Case Presentation:

               A 24-year-old man with no past medical history was brought to the emergency department after being struck in the chest by a post while docking a water taxi. On arrival, he complained of shortness of breath and chest pain. Physical exam revealed an alert man with normal vital signs, a bleeding 2.5cm sternal laceration and left upper lobe rales.

An electrocardiogram (ECG) showed sinus rhythm with a right bundle branch block (RBBB) at 83 beats per minute (bpm) (Figure 1). Troponin I levels were elevated at 14 ng/mL. Computed tomography of the chest revealed a left upper lobe opacity consistent with pulmonary contusion. An ECG repeated several hours later showed resolution of the RBBB with residual 1-mm ST segment elevations in leads I and avL at 101 bpm (Figure 2). In fact, there were delayed leftward forces in this ECG, indicating no baseline right bundle delay. Transthoracic echocardiography showed no abnormalities.

The patient was diagnosed with cardiac and pulmonary contusions. He was admitted, had no arrhythmia on telemetry, and was discharged in stable condition. At follow-up two weeks later, he felt well and had no complaints.


Blunt cardiac trauma can lead to left ventricular dysfunction, valvular regurgitation, and dysrhythmias. The presence of a transient right bundle branch block in the setting of myocardial contusion is a described, but under-recognized occurrence. First demonstrated in animal experiments where a single external chest trauma caused transient intra-ventricular block, the first case of a transient RBBB in man was documented in 1952 in a 22 year-old man thrown from a motorcycle.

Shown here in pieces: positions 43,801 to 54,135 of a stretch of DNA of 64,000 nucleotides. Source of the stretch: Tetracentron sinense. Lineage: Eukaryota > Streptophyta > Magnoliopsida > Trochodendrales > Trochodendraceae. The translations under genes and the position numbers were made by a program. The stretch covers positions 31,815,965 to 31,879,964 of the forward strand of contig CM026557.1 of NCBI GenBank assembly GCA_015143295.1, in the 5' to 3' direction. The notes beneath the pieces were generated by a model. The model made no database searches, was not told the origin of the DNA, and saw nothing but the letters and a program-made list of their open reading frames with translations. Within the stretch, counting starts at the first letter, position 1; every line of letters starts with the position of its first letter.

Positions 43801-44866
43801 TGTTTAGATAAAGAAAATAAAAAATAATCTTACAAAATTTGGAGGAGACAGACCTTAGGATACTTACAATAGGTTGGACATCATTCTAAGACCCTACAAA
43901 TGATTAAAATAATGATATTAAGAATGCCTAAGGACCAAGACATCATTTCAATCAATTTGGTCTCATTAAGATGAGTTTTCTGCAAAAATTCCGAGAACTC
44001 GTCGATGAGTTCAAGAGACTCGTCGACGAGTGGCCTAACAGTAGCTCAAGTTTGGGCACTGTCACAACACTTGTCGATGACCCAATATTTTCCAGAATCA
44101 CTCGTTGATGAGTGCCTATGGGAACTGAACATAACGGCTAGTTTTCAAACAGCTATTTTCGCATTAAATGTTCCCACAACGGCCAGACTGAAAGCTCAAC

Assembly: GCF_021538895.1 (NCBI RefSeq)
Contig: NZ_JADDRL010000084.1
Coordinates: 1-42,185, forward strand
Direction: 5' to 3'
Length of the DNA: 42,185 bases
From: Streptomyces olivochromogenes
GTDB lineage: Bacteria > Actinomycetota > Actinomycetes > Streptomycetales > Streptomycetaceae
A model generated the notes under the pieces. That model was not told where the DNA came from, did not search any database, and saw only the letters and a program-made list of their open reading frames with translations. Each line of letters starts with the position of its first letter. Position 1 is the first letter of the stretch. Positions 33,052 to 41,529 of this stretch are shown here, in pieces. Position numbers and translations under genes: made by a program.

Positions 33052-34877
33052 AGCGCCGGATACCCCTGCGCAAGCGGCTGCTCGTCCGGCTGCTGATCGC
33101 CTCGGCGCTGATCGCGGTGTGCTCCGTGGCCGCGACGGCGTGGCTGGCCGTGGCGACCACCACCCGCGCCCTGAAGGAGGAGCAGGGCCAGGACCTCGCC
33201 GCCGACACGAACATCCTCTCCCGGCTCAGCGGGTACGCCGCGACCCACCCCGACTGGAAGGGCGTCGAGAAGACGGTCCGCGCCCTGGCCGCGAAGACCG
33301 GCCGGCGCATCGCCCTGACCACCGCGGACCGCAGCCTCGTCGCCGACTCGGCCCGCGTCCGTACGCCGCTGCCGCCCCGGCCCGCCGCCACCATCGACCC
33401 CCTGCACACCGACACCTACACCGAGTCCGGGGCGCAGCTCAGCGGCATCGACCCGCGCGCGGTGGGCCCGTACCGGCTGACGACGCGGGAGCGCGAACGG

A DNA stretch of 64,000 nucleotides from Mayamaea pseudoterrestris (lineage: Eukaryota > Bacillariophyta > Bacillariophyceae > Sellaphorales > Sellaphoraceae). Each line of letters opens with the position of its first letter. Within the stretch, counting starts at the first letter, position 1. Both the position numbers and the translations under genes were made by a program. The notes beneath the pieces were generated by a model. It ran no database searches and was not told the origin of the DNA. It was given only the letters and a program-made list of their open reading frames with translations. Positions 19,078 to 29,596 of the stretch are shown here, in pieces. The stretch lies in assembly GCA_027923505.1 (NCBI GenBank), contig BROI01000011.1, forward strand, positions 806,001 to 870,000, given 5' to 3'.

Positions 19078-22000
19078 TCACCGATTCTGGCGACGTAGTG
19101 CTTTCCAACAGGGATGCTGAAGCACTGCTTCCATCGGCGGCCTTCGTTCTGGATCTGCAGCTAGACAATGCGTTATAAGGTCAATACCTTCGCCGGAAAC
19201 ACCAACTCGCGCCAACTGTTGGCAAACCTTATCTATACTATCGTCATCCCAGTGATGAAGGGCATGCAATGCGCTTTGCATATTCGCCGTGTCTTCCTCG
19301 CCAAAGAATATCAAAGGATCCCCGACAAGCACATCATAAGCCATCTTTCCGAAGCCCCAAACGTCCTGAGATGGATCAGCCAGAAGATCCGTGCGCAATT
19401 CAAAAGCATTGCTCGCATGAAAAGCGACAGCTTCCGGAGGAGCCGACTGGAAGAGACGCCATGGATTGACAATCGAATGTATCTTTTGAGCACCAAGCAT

Due to their anterior location, the right ventricle and bundle branch are at particular risk of injury in trauma, with RBBB estimated to be present in 7-9% of cases of cardiac contusion. Conduction abnormalities manifest within 24 to 48 hours after injury, but show no correlation between arrhythmia complexity and degree of contusion. In one study however, the combination of abnormal ECG and troponin showed high sensitivity in identifying clinically significant cardiac contusion. Echocardiography can confirm these findings.


Transient RBBB following blunt cardiac injury is an under-recognized manifestation of cardiac contusion. In patients presenting with abnormal ECGs and elevated troponins, it is important to consider rhythm monitoring and echocardiography, as these patients are at higher risk of complication and/or increased morbidity. However, as in our patient, full recovery without clinical sequelae is also common.